Endometriosis in Australia: Prevalence and hospitalisations

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Endometriosis in Australia: Prevalence and hospitalisations

Almost 11% (one in nine) of women aged 40–44 and 7% of women aged 25–29 have endometriosis, according to the latest Australian Institute of Health and Welfare (AIHW) report, Endometriosis in Australia: Prevalence and hospitalisations.
 
The report provides new insights into the historically under-recognised condition and includes the most recent estimates of endometriosis prevalence in Australia. Based on national data from health services and the large Australian longitudinal study on women’s health, researchers at the University of Queensland estimated the prevalence of endometriosis in women born in:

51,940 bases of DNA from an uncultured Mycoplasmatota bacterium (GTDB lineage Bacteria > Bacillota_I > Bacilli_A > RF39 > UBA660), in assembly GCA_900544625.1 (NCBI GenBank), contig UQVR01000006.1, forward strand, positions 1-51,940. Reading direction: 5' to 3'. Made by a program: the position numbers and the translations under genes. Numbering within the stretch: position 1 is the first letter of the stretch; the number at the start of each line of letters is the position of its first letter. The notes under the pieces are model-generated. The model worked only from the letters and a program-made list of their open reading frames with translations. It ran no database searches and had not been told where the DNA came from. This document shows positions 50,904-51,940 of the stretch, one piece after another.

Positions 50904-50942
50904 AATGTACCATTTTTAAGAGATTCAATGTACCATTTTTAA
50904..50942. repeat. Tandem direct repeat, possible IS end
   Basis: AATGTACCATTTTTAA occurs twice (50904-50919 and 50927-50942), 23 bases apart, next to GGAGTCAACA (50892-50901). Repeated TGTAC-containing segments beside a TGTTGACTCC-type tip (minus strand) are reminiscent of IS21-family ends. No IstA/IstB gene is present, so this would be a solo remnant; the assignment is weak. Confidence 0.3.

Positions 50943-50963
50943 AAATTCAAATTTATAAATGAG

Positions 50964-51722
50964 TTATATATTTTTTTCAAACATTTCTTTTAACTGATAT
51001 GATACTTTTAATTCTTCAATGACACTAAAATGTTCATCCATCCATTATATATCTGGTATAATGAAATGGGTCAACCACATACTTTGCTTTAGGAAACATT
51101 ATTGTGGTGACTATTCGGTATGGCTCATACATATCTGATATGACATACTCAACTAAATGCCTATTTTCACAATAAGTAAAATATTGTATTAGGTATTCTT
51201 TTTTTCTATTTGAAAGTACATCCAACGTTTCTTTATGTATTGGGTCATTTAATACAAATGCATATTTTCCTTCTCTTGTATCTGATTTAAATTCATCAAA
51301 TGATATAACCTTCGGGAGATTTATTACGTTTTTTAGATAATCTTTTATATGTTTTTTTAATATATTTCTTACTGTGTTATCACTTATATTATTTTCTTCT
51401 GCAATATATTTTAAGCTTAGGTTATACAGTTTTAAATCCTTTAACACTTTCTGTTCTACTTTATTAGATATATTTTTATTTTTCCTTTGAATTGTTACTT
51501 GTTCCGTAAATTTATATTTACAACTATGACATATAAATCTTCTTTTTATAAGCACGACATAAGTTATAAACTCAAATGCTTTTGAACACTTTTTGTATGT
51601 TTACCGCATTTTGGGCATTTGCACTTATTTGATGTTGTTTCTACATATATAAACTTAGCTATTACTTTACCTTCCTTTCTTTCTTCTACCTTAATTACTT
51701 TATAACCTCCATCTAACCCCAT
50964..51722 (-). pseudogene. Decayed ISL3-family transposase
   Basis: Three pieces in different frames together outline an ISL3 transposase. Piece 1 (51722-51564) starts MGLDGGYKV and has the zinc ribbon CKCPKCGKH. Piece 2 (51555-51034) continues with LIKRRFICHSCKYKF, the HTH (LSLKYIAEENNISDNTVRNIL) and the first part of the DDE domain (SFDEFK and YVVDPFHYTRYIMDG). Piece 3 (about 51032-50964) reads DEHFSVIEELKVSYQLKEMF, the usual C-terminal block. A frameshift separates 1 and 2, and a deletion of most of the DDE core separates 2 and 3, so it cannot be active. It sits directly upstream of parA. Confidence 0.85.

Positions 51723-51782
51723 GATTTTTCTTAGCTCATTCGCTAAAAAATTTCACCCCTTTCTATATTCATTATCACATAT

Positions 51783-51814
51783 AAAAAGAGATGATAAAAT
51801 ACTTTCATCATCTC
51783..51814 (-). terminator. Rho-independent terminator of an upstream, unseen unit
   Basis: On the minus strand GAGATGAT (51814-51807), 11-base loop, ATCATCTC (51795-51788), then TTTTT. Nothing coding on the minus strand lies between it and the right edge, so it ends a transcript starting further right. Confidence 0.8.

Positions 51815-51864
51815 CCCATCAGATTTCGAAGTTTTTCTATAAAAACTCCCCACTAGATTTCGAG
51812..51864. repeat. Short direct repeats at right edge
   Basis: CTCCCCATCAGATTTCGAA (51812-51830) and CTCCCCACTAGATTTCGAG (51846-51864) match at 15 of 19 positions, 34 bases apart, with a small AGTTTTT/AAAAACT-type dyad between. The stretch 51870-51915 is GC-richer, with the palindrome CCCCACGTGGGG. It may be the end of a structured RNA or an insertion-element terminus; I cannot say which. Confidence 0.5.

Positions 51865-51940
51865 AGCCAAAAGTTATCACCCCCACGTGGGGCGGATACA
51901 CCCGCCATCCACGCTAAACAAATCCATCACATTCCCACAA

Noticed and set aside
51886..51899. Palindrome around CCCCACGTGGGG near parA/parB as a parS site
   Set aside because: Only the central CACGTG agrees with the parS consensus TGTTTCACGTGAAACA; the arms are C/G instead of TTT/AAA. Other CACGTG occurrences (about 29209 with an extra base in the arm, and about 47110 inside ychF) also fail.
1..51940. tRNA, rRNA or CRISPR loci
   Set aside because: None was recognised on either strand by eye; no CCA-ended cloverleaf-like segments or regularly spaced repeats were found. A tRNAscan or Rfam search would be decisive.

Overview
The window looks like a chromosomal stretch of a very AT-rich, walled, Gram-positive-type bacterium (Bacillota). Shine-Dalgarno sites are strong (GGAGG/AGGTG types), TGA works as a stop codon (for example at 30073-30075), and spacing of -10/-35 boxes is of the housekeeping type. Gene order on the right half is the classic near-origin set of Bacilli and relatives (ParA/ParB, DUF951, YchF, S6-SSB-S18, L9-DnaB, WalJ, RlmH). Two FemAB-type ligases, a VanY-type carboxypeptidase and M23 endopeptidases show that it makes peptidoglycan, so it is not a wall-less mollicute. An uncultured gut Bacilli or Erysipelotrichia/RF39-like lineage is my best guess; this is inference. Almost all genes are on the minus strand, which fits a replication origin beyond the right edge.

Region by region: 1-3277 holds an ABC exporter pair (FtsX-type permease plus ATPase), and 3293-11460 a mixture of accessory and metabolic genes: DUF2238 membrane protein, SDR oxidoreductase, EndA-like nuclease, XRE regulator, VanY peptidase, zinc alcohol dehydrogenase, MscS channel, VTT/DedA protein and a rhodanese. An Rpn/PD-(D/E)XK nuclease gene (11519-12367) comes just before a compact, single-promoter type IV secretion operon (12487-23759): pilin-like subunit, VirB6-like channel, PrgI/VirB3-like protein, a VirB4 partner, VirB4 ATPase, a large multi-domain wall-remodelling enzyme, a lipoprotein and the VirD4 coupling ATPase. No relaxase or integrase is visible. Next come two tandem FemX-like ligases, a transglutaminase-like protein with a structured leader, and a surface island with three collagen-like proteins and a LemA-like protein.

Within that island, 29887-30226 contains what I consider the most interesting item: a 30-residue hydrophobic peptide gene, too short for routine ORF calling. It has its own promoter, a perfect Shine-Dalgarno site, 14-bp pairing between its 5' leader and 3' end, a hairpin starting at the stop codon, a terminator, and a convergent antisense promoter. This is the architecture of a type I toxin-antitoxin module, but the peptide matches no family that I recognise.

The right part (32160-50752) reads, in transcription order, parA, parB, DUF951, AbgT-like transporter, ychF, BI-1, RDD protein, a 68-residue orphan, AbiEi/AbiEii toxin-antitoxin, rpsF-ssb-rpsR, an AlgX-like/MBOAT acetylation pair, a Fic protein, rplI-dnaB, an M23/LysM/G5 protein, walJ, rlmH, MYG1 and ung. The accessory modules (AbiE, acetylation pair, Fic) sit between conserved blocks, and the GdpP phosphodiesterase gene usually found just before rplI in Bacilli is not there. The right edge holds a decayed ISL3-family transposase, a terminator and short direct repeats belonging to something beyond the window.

• 1973–78, with data available up until age 40–44
  • 1989–95, with data available up until age 25–29.

Prevalence of the condition was found to be 1.7 times higher for women born in 1989–95, who were diagnosed with endometriosis by age 25–29 (6.6%), compared with women born in 1973–78 at the same age (4%).

This recent increase may indicate a greater awareness of endometriosis among the general public and health professionals, leading to increased diagnosis and reporting of diagnosis among women born more recently.
 
According to the report, endometriosis cost an estimated $7.4 billion in Australia in 2017–18, mostly through reduced quality of life and productivity losses. However, the AIHW states that this may be an underestimate due to under-diagnosis and difficulties in diagnosing the condition.

Read the Report